Solias Mendis, a great Buddhist artist

Many of you will have seen some of the paintings by the great Sri Lankan Buddhist artist, Solias Mendis. One of the most famous is the image of Bhikkhuni Sanghamitta arriving in Sri Lanka with the Bodhi tree sapling, greeting by King Devanampiyatissa.

Sanghamitta arriving in Sri Lanka

I included this image, with a substantial discussion of the symbolism, in my White Bones Red Rot Black Snakes. Recently, I chatted about Mendis with Rane Ranatunga, and he kindly sent me a couple of short articles, which I thought I’d share with you. Solias Mendis was an exceptional artist, whose work is superbly crafted and creative. I hope to see it in its proper context when I visit Sri Lanka in December. Meanwhile, we shall have to be content with a few digital images. You can see more on this site.


Soliyas Mendis (1896–1975)

Artist Soliyas Mendis, renowned the world over for his murals in the Kelaniya temple in the suburbs of Sri Lanka’s capital, Colombo, was a self-taught painter. Hailing from a rural village, he was an extraordinary man who shunned any form of publicity and concentrated on doing his task in a quiet way.

When authorities of the Kelaniya temple sought the advice of the famed Indian painter Nandalal Bose, he visited the temple and seeing what Soliyas Mendis was doing, had no hesitation is advising that Mendis should be permitted to continue with the paintings in his own inimitable style. Bose admired Mendis’ work and gave him a few tips to improve his style. Bose advised him that the colour of the paint to be used for a particular mural should be prepared from the clay of the same shade. He then travelled many a distance looking for the clay bearing the particular colours he needed. He succeeded in his effort and soon realised that using such clay resulted in the colour lasting for a great length of time without any discolouring.

Soliyas Mendis, who had a passion for painting from his young days, tried his hand at a few village temples and was happy with his effort It was when he was doing the paintings at a temple closer to Kelaniya that the trustees of the temple were impressed and invited him to do the paintings. He the studied the style of art used during the period of the last kings who reigned from Sri Lanka’s hill capital, Kandy (the rest of the country was then under the British) commonly referred to as the Kandyan style. He closely studied the costumes and other traditions of that era.

A bachelor he had few wants in life. He did not look for material comforts or personal glory. He led a simple life and donated his land, house and even the small car he used for use as an orphanage. He used a bicycle after selling his car.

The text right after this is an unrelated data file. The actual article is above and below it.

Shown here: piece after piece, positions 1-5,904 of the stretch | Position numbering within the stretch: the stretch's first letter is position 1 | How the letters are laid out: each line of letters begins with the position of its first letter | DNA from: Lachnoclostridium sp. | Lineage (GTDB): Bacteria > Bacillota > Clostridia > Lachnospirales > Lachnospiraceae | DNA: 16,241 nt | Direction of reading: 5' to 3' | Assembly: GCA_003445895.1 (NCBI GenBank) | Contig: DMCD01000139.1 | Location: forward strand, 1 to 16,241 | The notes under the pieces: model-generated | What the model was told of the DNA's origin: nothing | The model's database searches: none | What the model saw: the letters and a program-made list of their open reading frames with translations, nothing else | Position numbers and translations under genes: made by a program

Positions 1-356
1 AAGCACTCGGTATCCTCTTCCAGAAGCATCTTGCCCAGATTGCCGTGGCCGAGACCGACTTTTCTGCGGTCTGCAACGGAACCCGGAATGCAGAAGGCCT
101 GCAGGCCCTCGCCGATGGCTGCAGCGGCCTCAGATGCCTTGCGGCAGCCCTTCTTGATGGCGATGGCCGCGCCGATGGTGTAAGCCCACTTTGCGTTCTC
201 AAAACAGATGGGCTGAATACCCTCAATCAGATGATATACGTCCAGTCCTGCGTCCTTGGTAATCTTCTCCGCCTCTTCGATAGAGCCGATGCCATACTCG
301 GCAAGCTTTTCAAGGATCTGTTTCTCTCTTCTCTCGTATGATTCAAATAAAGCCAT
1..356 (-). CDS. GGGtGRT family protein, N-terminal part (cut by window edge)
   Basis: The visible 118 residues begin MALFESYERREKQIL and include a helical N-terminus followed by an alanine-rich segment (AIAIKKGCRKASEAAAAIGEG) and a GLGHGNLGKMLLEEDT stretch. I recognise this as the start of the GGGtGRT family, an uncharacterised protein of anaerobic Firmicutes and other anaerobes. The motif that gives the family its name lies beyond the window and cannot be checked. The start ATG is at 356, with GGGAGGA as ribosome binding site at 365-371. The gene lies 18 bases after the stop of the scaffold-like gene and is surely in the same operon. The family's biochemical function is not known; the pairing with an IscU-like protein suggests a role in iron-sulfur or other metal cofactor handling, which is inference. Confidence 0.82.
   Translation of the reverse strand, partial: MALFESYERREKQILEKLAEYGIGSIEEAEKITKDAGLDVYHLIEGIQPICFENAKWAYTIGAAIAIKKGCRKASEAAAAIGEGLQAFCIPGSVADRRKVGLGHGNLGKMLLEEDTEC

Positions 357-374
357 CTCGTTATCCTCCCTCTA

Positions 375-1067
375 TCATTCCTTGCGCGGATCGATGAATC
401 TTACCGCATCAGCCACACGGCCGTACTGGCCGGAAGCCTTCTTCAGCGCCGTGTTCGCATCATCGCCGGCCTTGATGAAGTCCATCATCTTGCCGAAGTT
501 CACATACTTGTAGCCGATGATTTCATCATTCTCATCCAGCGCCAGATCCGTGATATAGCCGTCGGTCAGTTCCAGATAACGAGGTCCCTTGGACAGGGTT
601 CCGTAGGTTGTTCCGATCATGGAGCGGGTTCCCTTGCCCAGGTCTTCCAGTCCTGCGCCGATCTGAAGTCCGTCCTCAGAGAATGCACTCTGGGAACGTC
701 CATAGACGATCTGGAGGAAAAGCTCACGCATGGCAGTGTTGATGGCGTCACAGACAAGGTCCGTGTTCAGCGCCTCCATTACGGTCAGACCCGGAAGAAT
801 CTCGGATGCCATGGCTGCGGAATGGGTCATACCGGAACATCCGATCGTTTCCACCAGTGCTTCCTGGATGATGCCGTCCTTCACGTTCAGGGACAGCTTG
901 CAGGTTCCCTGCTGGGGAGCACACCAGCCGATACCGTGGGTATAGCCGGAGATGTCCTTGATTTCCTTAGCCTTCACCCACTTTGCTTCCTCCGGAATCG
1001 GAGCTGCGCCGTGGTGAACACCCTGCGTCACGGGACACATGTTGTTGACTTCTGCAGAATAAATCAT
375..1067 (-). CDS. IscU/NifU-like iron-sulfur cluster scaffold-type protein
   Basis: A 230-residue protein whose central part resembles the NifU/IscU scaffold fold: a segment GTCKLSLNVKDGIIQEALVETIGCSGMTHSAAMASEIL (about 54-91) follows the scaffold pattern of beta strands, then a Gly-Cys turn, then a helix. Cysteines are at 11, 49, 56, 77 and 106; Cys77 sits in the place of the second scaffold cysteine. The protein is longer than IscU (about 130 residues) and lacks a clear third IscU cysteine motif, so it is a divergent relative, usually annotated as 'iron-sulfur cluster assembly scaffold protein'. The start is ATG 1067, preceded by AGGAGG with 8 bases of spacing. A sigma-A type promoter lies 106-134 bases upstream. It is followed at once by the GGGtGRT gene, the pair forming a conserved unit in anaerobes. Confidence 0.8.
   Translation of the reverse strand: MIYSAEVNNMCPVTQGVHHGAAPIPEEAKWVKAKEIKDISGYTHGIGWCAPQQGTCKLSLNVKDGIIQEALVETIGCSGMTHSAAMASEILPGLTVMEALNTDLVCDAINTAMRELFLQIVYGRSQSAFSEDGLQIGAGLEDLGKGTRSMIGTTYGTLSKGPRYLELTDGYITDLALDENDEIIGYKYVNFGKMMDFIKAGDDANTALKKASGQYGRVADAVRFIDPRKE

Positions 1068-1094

Soliyas Mendis: From ‘Among Those Present’ (1962)

When renowned Sri Lankan journalist D B Dhanapala selected 22 Sri Lankans who had made a name for themselves in numerous fields, for his book, ‘Among Those Present’ (1962), Soliyas Mendis was one of them. Referring to the ceremony of the offering the new wing built at the Kelaniya temple to the Maha Sangha, he wrote:

“….There was one man to whom nobody paid any attention. He paid attention to everybody by observing and making mental notes of this scene of consecration. For he had to paint it on the bare walls of the new section of the shrine which had been gifted to the Sasana.

He had already finished the sculpture work round the new shrine, having created three friezes of dwarfs, sacred geese and elephants, without repeating once any one pose and having endowed the outer walls with nine abodes of the gods above the friezes.

Now, the bare walls alone had to be painted. And he was all set for the task.

If genius means untutored, natural, instinctive but extraordinary talent, imaginative or inventive, modern Ceylon has produced at least one real genius.

He is Walimuni Soliyas Mendis, the man who painted the frescoes in the new wing of the Kelaniya Raja Maha Vihare.
Born a peasant, bred a peasant, Mendis never had any professional technical training of any sort. He was the son of a village Ayurvedic physician. But Ayurveda proved a bitter pill to him that he refused to swallow. He preferred to do quick drawings for the delight and amusement for his friends studying in the Pirivena where he had his higher education.

Later, he was interested in painting frescoes on temple walls in his areas round about Negombo. Paint seemed to be mixed with his blood. The frescoes just flowed from his brush according to the traditions.

The late D C Wijewardane who was in charge of the execution of the work in the new section of the Kelaniya Temple went in search of this remarkable man to his home. He found him not only a good painter but also a great student of history.
Wijewardena sent Soliyas Mendis on a study tour to Ajanta, Ellora and Bagh caves to see for himself what the old Buddhist artists had painted. He came back inspired and fired by the masterpieces in these Buddhist caves. But he had made no notes, copied no pictures, taken no photographs.

Out of these masterpieces of the past in India, out of the extant ancient frescoes in Ceylon, out of his own imagination and out of the historical traditions of the Sinhalese, Soliyas Mendis re-created in modern Ceylon something of his own on the walls of Kelaniya for nearly twenty years.

These pictures painted at Kelaniya may be considered the best work done in Ceylon since the Polonnaruwa period (12th century AC) , if not Sigiriya (5th cen AC).

….When Mendis had finished all but the last fresco in the Kelaniya Temple, for some mysterious reason, he was requested not to proceed with the work. The last fresco was to be the biggest, the best, as the background to the new seated Buddha of granite in the innermost shrine room, the Hall of Perfumes. A white wandering artist of a very mediocre type was brought in to paint this last bit of bare wall. How out of place, out of time with the rest of the paintings, this last bit of work is apparent to anybody who visits the Kelaniya Temple.

Showing the Himalayas with a wealth of an alien kind of blue and white the picture is a cultural hammer blow to good taste and appropriateness of things.

This barbaric treatment of a man who had dedicated his life to a mission of art at what may be considered not very attractive rates left a very bad taste in the mouth.